Mentions: Although we demonstrated that the TMD with higher hydrophobicity acted dominantly over the positive charges of the flanking region and functioned as the ER-targeting signal-anchor sequence, we do not know whether the increased positive charges within the flanking region overcome the ER-targeting signal to direct the constructs to the mitochondria. Presumably this is not the case, since many ER membrane proteins carry enriched basic amino acid residues within the COOH-terminal flanking region of the signal-anchor sequence (Nelson and Strobel 1988; Li et al. 1995). Therefore, it is not a simple balance between the TMD hydrophobicity and the subsequent positive charges that determines the function of the mitochondria-targeting signal. Instead, the present data indicate that moderate TMD hydrophobicity and the subsequent positive charges are clearly required for proper function of the mitochondria-targeting signal. Of the TMDs examined to date, those with 18–20 residues and an average hydrophobicity (hydropathic index per residue) of 1.97–2.16 functioned as the mitochondria-targeting signal (Fig. 10). In contrast, TMDs with a higher hydrophobicity (average hydrophobicity, 2.21–3.23) functioned efficiently as the ER-targeting signal-anchor sequences, with the exception of Hydrophobic-1, which partly localized to the mitochondria in spite of its TMD having an average hydrophobicity of 2.53. In addition, the TMD length might be a critical determinant to match with the thickness of the mitochondrial outer membrane. More precise structural information in the TMD that serves as the mitochondria-targeting signal awaits analysis.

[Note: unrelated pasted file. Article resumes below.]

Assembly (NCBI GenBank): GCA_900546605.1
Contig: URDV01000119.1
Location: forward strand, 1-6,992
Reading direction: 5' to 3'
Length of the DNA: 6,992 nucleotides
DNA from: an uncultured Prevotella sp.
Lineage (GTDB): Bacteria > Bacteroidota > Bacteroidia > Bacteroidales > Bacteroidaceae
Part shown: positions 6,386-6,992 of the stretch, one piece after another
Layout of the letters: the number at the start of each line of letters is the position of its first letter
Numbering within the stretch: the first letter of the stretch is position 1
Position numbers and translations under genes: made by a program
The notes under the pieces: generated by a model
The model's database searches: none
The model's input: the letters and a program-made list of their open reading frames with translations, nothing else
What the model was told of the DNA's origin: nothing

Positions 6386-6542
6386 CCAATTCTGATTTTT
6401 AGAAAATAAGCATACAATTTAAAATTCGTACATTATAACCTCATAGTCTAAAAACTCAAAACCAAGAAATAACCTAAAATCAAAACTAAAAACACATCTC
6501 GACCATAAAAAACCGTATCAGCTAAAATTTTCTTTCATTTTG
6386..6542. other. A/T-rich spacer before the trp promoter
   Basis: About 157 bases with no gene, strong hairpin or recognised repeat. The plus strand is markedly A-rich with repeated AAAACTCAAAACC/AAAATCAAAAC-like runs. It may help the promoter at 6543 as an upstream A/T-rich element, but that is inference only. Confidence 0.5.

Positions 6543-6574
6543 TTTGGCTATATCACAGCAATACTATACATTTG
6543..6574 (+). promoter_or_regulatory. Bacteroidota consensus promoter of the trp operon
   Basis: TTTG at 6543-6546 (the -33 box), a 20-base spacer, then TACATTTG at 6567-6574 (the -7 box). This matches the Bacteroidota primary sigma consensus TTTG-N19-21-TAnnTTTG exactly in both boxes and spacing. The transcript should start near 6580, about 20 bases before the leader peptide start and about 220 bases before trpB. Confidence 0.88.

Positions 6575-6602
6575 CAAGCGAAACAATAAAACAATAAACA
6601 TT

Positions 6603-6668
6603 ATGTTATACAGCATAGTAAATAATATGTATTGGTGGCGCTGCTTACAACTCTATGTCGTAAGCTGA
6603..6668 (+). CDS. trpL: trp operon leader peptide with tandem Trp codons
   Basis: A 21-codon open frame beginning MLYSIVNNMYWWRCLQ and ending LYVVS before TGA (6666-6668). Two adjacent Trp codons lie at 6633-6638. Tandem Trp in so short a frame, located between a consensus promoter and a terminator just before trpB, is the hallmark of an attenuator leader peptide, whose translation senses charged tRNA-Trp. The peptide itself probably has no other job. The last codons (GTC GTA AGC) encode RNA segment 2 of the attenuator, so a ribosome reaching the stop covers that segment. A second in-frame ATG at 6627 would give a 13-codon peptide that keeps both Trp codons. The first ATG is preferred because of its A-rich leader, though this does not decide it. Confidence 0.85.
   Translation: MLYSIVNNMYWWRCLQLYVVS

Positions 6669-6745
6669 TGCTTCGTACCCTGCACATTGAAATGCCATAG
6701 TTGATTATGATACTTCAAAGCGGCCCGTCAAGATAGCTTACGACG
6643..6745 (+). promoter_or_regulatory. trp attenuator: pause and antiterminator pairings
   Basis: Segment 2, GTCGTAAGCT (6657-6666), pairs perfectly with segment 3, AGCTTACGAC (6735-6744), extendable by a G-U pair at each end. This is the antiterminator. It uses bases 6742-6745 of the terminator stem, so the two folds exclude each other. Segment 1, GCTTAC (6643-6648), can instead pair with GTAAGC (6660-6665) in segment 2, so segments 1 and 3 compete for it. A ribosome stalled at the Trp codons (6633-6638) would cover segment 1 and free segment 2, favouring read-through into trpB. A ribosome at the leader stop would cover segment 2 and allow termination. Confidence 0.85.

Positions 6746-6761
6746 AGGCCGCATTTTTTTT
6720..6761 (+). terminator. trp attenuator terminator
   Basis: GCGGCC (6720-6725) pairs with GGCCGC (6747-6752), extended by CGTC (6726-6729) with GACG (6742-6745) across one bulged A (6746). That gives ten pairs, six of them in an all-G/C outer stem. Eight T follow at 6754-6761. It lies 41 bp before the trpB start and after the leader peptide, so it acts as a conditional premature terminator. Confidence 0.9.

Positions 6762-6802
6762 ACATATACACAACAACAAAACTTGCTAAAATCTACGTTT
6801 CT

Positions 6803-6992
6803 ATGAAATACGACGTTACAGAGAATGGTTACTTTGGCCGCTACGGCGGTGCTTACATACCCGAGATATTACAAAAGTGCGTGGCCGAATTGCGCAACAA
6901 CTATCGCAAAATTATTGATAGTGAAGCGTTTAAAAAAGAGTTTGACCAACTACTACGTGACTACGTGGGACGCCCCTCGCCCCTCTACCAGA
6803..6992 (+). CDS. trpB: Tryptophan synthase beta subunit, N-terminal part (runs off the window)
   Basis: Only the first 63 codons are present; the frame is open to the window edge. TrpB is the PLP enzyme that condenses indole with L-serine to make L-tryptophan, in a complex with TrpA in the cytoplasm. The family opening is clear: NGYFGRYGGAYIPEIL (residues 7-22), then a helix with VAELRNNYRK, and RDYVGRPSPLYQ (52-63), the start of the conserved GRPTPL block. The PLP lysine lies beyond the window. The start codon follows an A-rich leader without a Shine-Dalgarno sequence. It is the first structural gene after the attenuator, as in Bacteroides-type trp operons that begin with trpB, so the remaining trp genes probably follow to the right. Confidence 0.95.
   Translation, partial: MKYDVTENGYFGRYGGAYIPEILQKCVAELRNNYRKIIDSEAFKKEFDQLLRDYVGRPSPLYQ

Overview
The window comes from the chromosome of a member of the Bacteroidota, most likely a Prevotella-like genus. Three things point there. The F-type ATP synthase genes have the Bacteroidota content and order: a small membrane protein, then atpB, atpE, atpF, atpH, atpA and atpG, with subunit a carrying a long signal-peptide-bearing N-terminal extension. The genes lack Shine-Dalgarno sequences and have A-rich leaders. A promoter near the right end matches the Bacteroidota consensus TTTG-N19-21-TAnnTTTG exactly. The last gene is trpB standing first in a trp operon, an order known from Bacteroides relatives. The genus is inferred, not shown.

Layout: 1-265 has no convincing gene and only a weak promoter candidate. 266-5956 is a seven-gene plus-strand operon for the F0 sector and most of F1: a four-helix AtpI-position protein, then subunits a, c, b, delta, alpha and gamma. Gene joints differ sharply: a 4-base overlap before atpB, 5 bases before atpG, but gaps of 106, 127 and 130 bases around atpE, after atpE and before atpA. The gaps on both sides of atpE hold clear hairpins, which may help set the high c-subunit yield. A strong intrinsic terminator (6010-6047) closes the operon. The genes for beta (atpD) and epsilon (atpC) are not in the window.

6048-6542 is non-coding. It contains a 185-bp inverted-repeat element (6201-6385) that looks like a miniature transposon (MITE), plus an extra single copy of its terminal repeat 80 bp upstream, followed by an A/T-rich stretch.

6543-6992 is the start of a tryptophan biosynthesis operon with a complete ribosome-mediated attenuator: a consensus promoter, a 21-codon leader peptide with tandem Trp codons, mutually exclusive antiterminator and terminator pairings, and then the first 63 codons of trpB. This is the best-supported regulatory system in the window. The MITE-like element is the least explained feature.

Characterization of the signal that directs Tom20 to the mitochondrial outer membrane.

Kanaji S, Iwahashi J, Kida Y, Sakaguchi M, Mihara K - J. Cell Biol. (2000)

Hydrophobicity plots of TMDs of the rTom20-GFP constructs. The algorithm of Kyte and Doolittle was used with a window size of one amino acid residue. The average hydrophobicity is shown in parentheses.
© Copyright Policy
Related In: Results  -  Collection

Show All Figures
getmorefigures.php?uid=PMC2192658&req=5

Figure 10: Hydrophobicity plots of TMDs of the rTom20-GFP constructs. The algorithm of Kyte and Doolittle was used with a window size of one amino acid residue. The average hydrophobicity is shown in parentheses.